Our generation is resourceful

Brianna Klipp

Brianna Klipp

When a millennial walks in to a bar, a few things will happen. They will order off the happy-hour menu, electronic device in hand, as they make small talk with the date sitting across from them whom they just met on Tinder just 7 hours before. They can’t afford the tab, but they’ve accepted this fact months ago.

Our contradictory actions have established patterns, which reveal that as the world advances, we believe our lifestyles should be easier with access to unlimited options. The paradox has given birth to what the world now sees as the “Ride-Sharing Economy.”

The “Ride Sharing Economy” culture exists because technology and the desire for connectivity created a new market. As a result, access to simpler lives contributes to the paradigm approaching us: millennial don’t really want to enter the work force.

It’s easy for older generations to blame a dwindling economy, terrorist stricken and technologically advancing society on our unique behavior, but as the new generation grows to the age of reckoning, the world is also coming to terms with the paradox of our livelihoods.

Millennials are restless in nature because the world has been telling them for 10 years that their world is falling apart. We are creatures unlike any generation: we require a certain type of marketing that speaks to our individual values and dismisses gender norms. We want to play beer-pong with CEO’s but still have time to travel the world.

We see the “Ride Sharing Economy” at the tips of our fingertips. Uber, Lyft, Postmates and AirnB have created a world where strangers can act as couriers, cabbies and vacation-home owners through the installation of an app and annoying surcharges.  Professor of Public Policy at U.C. Berkeley Robert Reich explains, “Uber is estimated to be worth some $40 billion, and has 850 employees. Uber also has over 163,000 drivers (as of December – the number is expected to double by June), who average $17 an hour in Los Angeles and Washington, D.C., and $23 an hour in San Francisco and New York.”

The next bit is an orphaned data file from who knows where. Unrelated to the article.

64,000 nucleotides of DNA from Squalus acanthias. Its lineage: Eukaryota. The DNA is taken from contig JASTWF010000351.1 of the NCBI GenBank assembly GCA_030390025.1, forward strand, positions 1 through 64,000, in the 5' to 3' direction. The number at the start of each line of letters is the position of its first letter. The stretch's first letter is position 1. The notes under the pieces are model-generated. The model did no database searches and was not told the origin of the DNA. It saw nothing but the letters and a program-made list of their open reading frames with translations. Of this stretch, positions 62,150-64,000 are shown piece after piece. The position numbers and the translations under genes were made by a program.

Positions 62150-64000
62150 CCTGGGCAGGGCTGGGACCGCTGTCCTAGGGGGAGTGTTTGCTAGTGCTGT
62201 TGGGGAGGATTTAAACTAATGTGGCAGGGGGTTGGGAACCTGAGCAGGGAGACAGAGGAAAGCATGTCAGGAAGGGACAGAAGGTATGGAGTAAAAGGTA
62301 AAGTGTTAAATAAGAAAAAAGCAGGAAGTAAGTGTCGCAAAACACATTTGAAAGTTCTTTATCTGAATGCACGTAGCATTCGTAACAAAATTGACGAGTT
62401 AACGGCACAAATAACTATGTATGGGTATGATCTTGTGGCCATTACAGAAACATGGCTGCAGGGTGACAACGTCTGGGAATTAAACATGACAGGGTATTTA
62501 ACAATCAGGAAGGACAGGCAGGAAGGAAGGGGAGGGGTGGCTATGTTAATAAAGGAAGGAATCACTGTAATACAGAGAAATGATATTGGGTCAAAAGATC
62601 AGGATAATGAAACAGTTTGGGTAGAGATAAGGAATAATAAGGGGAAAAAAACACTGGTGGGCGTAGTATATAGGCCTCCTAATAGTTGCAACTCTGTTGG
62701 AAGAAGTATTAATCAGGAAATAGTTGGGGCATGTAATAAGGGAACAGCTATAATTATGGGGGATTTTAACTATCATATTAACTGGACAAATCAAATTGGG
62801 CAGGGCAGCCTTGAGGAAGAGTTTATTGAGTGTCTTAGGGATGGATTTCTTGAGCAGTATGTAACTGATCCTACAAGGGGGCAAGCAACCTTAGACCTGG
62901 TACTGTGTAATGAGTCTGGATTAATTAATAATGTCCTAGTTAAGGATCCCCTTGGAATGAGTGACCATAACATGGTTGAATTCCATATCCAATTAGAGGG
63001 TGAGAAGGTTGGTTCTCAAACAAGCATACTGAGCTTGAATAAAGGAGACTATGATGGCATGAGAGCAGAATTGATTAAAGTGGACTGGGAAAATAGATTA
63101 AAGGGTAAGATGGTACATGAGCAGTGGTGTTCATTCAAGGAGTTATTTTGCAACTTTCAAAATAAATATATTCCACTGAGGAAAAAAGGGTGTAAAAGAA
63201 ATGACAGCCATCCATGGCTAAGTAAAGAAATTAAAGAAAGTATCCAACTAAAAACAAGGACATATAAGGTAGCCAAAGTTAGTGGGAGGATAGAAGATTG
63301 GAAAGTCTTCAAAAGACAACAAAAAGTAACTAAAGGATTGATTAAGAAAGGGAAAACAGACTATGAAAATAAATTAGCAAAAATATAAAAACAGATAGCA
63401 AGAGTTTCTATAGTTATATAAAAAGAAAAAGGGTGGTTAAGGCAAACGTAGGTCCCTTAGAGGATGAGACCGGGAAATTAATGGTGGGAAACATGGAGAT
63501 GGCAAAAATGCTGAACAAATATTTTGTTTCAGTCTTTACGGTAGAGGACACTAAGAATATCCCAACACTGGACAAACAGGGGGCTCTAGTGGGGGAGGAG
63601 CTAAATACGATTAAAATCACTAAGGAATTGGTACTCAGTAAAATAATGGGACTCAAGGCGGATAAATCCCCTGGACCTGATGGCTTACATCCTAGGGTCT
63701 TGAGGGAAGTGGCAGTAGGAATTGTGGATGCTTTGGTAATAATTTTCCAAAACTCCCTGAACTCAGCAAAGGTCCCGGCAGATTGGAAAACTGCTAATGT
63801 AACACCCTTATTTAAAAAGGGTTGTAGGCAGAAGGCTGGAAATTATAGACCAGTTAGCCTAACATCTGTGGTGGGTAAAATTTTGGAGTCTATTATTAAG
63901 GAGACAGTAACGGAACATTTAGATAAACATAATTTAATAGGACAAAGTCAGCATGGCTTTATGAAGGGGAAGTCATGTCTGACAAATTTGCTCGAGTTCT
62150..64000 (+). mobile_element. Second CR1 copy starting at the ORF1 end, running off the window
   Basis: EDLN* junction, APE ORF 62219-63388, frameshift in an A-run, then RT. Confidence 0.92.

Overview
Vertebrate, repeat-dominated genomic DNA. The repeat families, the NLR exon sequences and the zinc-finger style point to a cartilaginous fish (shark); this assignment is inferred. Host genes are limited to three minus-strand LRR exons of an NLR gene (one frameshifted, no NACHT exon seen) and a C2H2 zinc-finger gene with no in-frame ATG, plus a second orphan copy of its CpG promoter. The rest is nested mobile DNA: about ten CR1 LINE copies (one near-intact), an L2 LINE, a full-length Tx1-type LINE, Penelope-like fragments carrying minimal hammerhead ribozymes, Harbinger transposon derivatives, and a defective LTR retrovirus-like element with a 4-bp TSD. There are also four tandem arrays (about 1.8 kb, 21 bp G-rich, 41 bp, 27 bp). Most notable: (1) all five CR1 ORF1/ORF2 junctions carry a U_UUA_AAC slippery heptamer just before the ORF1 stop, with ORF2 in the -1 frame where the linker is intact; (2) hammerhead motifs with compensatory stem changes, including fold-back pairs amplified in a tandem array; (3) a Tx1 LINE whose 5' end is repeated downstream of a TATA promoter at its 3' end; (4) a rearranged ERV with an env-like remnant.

According to Inc.com, ” labor market participation among teenagers and young adults has declined in recent years compared with the late 1990s, according to a report from Stanford University released last month. The overall participation of teenagers fell from 46 percent between 1998 and 1999 to 33 percent between 2011 and 2013.”

The Atlantic argues, It’s easy to exaggerate the growth of the part-time economy but equally easy to underestimate it. There is no evidence from official government numbers that part-time work is growing today. But it is possible that the official figures are missing the quiet rumbling of a new religion of work, where young workers in major cities are combining gigs, jobs, and downtime Uber lifts in such a way that makes it difficult for the Bureau to account for the demise of the traditional office job.”

There has been much debate about whether the Ride Sharing Economy empowers the market or destroys it. As of now, employees through Uber are considered “contractors” and don’t have to pay the same amount of taxes as a regular part time job. Before we can see the long-term results of it though, controversy has begun to rise as the millennials ponder between maintaining security or financial stability.

In December 2014, Lyft and Uber were both subject to civil law suits where Uber is facing up to $41 billion dollars in fees for illegally providing service at airports without authorization and charging unnecessary fees such as the “Safe Ride” fees.

Meanwhile, New Delhi, India has banned Uber for the alleged rape of a passenger by an Uber driver. Netherlands, Germany, and Canada a attempt to follow suit and requires Uber to have “taxi license”, but in the meantime, have tried to ban Uber altogether as well.

As millennials pioneer the world with ride-sharing technology, we will embark a world where sharing a ride is eliminated for good or heavily regulated.